Using the GGI interpretation, an isopach map was generated that clearly showed the sedimentary structure within the Montney rifted section and the faults believed to control fluid distribution. The structural data were then input into FEA, where the combination of high-resolution GGI data plus a 2-D seismic-guided 3-D earth model generated a 3-D volume of the structural complexity of the shale gas interval.
In this case, zones were highlighted where there was an increased probability of faulting and where the operator might want to acquire further 3-D seismic data. The FEA-derived model illustrated more structurally complex areas where there was a high probability of encountering faults and less complex areas where there was a lower probability of encountering faults.
The model provided crucial information for operators making exploration decisions on shale gas plays and the targeting of future 3-D seismic surveys.
GGI on the Marcellus
ARKeX also has been working in partnership with Global Geophysical Services to improve understanding of the Marcellus shale&rsquos structural complexity on a regional scale. The Marcellus shale is one of the largest sources of domestic natural gas to be discovered to date in the US.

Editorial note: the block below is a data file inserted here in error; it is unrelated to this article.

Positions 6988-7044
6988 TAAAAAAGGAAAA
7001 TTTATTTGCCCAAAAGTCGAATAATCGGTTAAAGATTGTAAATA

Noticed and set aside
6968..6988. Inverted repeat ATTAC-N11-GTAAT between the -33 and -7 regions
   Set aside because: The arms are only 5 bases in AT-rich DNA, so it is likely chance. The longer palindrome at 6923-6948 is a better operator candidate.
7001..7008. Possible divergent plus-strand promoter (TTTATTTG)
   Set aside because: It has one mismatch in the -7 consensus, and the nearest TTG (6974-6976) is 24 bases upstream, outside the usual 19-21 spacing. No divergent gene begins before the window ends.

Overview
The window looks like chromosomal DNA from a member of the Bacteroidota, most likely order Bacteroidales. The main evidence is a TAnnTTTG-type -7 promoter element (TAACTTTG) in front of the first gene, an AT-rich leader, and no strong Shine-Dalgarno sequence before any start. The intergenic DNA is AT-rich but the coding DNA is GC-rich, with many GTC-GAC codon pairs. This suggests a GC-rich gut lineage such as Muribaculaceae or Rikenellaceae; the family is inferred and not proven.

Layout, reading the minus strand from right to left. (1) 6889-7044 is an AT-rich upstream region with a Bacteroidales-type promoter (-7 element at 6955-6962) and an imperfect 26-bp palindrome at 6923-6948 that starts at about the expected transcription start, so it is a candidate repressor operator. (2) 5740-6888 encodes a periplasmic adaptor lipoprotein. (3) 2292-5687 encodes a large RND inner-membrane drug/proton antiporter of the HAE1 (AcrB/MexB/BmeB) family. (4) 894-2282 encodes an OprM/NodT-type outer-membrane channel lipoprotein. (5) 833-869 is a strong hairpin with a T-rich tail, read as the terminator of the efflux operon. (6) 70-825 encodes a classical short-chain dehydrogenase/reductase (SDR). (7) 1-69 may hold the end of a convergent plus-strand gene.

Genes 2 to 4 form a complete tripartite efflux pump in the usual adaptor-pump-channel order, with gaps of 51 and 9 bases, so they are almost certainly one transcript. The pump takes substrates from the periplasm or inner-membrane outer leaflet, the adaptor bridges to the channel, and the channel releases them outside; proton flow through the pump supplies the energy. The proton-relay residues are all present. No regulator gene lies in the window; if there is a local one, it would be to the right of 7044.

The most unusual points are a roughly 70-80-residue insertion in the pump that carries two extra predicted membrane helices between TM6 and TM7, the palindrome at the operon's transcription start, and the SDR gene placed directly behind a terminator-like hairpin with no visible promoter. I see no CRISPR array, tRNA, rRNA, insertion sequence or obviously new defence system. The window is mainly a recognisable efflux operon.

The airborne survey of 9,065 sq km (3,500 sq miles) was completed in just 100 days, and the preliminary GGI data are providing valuable information about how the structures and faulting, seen in 2-D seismic data, can be linked to help provide an overall understanding of the structural framework in the area.
The data show a strong correlation to the fold axes interpreted in the region where low-density regions exist along the anticlines and high-density regions where synclines are present. While the GGI data do not image the Marcellus shale itself, they are able to identify the density interfaces that influence the Marcellus, particularly the salt the shale is sitting on top of and the Tully and Onondaga limestone layers that bound the Marcellus interval.
Although the survey results need to be analyzed in more detail, an improved understanding of the Salina salt and associated faulting will provide valuable information about the structural complexity within the Marcellus.
Getting in on the ground floor
Although 3-D seismic is still playing the lead role in mapping out shale gas reservoirs today, if used at an early stage in the exploration lifecycle, ShaleQube can play an invaluable role in identifying key structural elements such as faults, identifying more structurally complex zones, providing input into the design and targeting of future 3-D seismic surveys, and optimizing drilling program and production strategies.